I woke up in the morning still in my clothes, and from the way my arm felt and the depth of the wrinkles from my sleeve on my face, it appeared I hadn’t moved all night. I put myself into a steamy shower on the theory that if it got wrinkles out of clothes, it might work on me, too. I felt lucky I hadn’t slept on my bad hand.
When I came out Flip was there with coffee and… some kind of custard? Maybe it was yogurt? I didn’t ask. I just ate it and then sat there staring into space while waiting for the coffee to kick in.
“Earth to Daron. Earth to Daron. A couple of us are going to go out sightseeing in about an hour if you want to…?”
I looked up at Flip and it took longer than usual for an answer to filter through. “Oh. What are the sights in Santiago, Chile?”
“Probably some more churches and religious statues?” Flip shrugged. “I figure the point is to go out and see what there is to be seen.”
“What’s Ziggy doing?”
“Not sure. A TV show and some other things? Keeping track of him isn’t my job.”
Keeping track of me was. “Um. I think maybe I should just hang out here and not tax myself.”
“Okay. You’ve got an hour to get bored and change your mind.” He left then, and I realized I had only had maybe a third of the coffee and perhaps I should finish it and then my brain would start to function.
I decided the best thing I could do was work out the kinks in my hand. So I sat by the window and methodically rubbed the thumb of my left hand into the alarmingly crunchy palm of my right.
While I was doing that I got to thinking. Where’s the line between a symbol and reality? A relationship is something in our minds, an idea. Stories and fantasies are ideas, too, but what makes them into something real? Can they ever truly be real?
I was staring at my hands, of course, during all this, which meant I was staring at the ring on my finger. Is that what the ring was? I’d taken an idea–a committed relationship with Ziggy–and turned it into a reality?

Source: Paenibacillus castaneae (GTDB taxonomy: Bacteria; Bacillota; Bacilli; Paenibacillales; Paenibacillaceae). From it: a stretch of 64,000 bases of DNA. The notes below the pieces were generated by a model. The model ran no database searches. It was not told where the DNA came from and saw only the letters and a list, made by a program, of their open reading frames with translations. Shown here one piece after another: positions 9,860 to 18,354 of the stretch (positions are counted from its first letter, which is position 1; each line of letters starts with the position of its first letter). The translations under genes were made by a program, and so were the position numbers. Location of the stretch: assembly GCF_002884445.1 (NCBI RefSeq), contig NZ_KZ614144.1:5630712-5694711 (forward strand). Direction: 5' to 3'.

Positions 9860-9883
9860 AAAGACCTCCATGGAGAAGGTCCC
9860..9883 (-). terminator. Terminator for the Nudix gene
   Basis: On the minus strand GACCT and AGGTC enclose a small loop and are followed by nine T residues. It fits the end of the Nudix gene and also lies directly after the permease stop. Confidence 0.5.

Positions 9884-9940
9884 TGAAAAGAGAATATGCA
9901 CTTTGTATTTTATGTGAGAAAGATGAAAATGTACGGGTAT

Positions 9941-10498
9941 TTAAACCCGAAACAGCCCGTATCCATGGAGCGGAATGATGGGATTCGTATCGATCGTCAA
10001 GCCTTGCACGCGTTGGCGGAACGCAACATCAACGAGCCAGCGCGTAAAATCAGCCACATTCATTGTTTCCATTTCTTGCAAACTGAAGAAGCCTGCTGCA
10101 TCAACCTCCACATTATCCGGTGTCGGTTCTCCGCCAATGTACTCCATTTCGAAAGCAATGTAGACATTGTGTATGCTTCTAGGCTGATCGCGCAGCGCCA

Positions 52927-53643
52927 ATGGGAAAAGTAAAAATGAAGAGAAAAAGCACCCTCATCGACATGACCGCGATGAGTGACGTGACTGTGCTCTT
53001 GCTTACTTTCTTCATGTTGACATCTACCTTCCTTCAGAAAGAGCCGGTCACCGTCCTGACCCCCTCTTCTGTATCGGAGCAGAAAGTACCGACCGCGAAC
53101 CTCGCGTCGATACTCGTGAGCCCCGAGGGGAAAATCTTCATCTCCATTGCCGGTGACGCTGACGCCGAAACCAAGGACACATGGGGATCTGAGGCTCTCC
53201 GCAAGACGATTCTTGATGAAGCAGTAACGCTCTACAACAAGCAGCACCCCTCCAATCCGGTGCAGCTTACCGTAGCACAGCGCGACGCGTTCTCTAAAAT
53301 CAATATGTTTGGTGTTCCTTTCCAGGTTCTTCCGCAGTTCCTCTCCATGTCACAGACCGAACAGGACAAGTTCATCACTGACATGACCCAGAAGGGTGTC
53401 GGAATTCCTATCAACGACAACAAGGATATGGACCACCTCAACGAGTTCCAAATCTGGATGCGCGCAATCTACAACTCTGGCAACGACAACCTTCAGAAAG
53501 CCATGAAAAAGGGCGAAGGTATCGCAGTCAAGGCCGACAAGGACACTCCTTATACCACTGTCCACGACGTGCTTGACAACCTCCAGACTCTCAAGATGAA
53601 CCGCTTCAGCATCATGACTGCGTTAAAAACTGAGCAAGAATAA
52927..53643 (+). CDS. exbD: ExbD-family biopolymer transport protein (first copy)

Except the ring was a symbol. It was still a symbol. It wasn’t like I could control the power of Middle Earth with it or something. There’s real, and then there’s really real.
Jonathan had been big on signs and symbols. I wondered what he’d make of this show. In South America they called him Ziggy Moondog, and at the peak of the show he and I stood at center stage with me in my black suit jacket outfit and him all in white, looking like we belonged on the top of a wedding cake.
I had a sudden, terrible thought. The show design had been Linn’s. What if Ziggy had thought I had taken it as a big hint? What if when I sprung the proposal and ring on him he thought, oh no, Daron thinks I’ve been hinting to him that I want this, and now I feel like I can’t turn him down?
I had that icicle-through-the-heart feeling, followed by an uncomfortable fizz of panic.
Don’t be stupid, I told myself. Isn’t it more likely that it actually WAS him hinting?
Well, but if that’s true, was it actually my idea to give him a ring or was I super-subtly manipulated into it?
Then I felt nauseous.
This is your brain on drugs, I told myself. Even though you’re not on any drugs at the moment.
I wondered how expensive it would be to call Jonathan, though. He was always good at talking this kind of thing through…
I decided the last thing I wanted Ziggy to see, though, was a massively expensive long-distance call to my ex. So instead I pretended I was talking to him. What would Jonathan say?
He’d say I was spinning my wheels and that none of it was true, and I should chill out. I should have a proper brunch before getting into deep relationship processing.
That’s the power of ideas and imagination right there. I felt better, almost like I’d actually talked to him.
I went out to find brunch.
(I complain a lot about how extremely bland and overproduced and awful pop music was in the US from 1988-1991 with a few exceptions, but I haven’t said much about how crucial that time period was for rap breaking out into the mainstream. Record companies were making millions on various rap acts they “took chances” on–as if they were somehow brave and righteous for exploiting rap the same way they exploited white artists–but they didn’t really understand it. I don’t know as much about it since I wasn’t in that world, but it looked to me like the record companies wanted to make the money but not “legitimize” rap. I’m sure that was for racist reasons, but look at how “legitimizing” punk and alternative meant sanitizing it and recycling it and making it toothless and safe. No corporation has solved this puzzle yet of how to take something from outside the “mainstream” and how to mainstream it without ruining it. Maybe that’s because corporations can’t. In the Internet age I think it’s possible that could change, because of the power of people to access things without a corporate power putting it into people’s reach. Um, this wasn’t supposed to be a rant about capitalism. I was supposed to just say, hey, enjoy this 1991 rap. There was a lot going on in rap at that time. -d)